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Season Preview: Nick Leddy

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    NEWSLETTERS

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    VANCOUVER, CANADA - APRIL 26: Maxim Lapierre #40 of the Vancouver Canucks dives for the loose puck while Nick Leddy #8 of the Chicago Blackhawks looks on during the first period in Game Seven of the Western Conference Quarterfinals during the 2011 NHL Stanley Cup Playoffs on April 26, 2011 at Rogers Arena in Vancouver, BC, Canada. (Photo by Rich Lam/Getty Images)

    Sometimes there's a man, and I don't want to say a hero, because what's a hero? But sometimes there's a man, and he just fits right in there.

    Well, if only Nick Leddy were a man. But at the age of 20, we can't call him that yet. But he'd better become one quick, because GM Stan Bowman has hung a lot of the Hawks hopes on his neophyte shoulders.

    When Bowman shipped out Brian Campbell and his contract to Florida, he wasn't just plowing the fields of cap money to harvest more space for himself (there's a redneck reference, I think). He was also handing the keys to the back of the fire truck to Leddy, if you think Duncan Keith drives the front. So much of the Hawks style and game is predicated on having a d-man on the ice who can get the Hawks motoring from their end to the other all by himself. This was Brian Campbell's job, and last year he was far better than Keith at it. Now it's going to be Nick Leddy's job, or he's going to have to prove that he can't handle it.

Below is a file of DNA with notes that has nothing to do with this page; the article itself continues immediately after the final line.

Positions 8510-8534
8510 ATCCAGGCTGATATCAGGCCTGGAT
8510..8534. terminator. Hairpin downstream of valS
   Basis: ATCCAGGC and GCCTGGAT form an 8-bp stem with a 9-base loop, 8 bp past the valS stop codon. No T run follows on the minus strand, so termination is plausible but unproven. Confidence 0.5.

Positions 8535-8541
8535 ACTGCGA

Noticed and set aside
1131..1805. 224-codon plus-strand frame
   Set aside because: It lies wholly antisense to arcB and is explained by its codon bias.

You can see why Bowman thinks Leddy is capable. He's got plus-wheels, and sees the ice very well. He can make a pass, and he actually has a more than average-accurate shot. Which from the point is a big deal, especially to those of us who choked up gallons of Budweiser watching Duncan Keith label shot after shot off the first pair of shins he could find. That breaks an offensive possession down. Leddy always seems to find a lane to get it through.

    Or at least he did on the five attempts he took last year. All of Leddy's game suffered through timidness and deferring to older teammates. Leddy was shaken by grown ass men forechecking him like their paychecks depended on it, because they did. He was overpowered in his own end far too often. At the other, he too easily passes along responsibility, seemingly afraid to assert himself. None of this is shocking from a 19-year old kid who's had only 68 games above college. But he won't get that luxury now.

    Leddy did begin to assert himself at the end of the Vancouver series. He was aggressive in his own zone and while he'll never be a masher, he wasn't afraid of contact and drove to dislodge the puck from whoever. He then pushed the play. He still averaged less than a shot per game, and that has to go up this season.

    Leddy should also get the chance to run at least the second power play unit, which he was basically built for. His smart decisions and that shot should make that unit dangerous. If Leddy can prove to at least be ok in all of these things, the Hawks won't miss Campbell on the ice that much. If he can't, the Hawks have alternatives in Montador and Lepisto. But neither of them come with all the tools that Leddy does.

    Stan Bowman has wagered an awful lot that Leddy can put them together. The Hawks need him to. Grow up fast.

    Sam Fels is the proprietor of The Committed Indian, an unofficial program for the Blackhawks. You may have seen him hocking the magazine outside the United Center at Gate 3. The program is also available for purchase online. Fels is a lifelong 'Hawks fan and he also writes for Second City Hockey .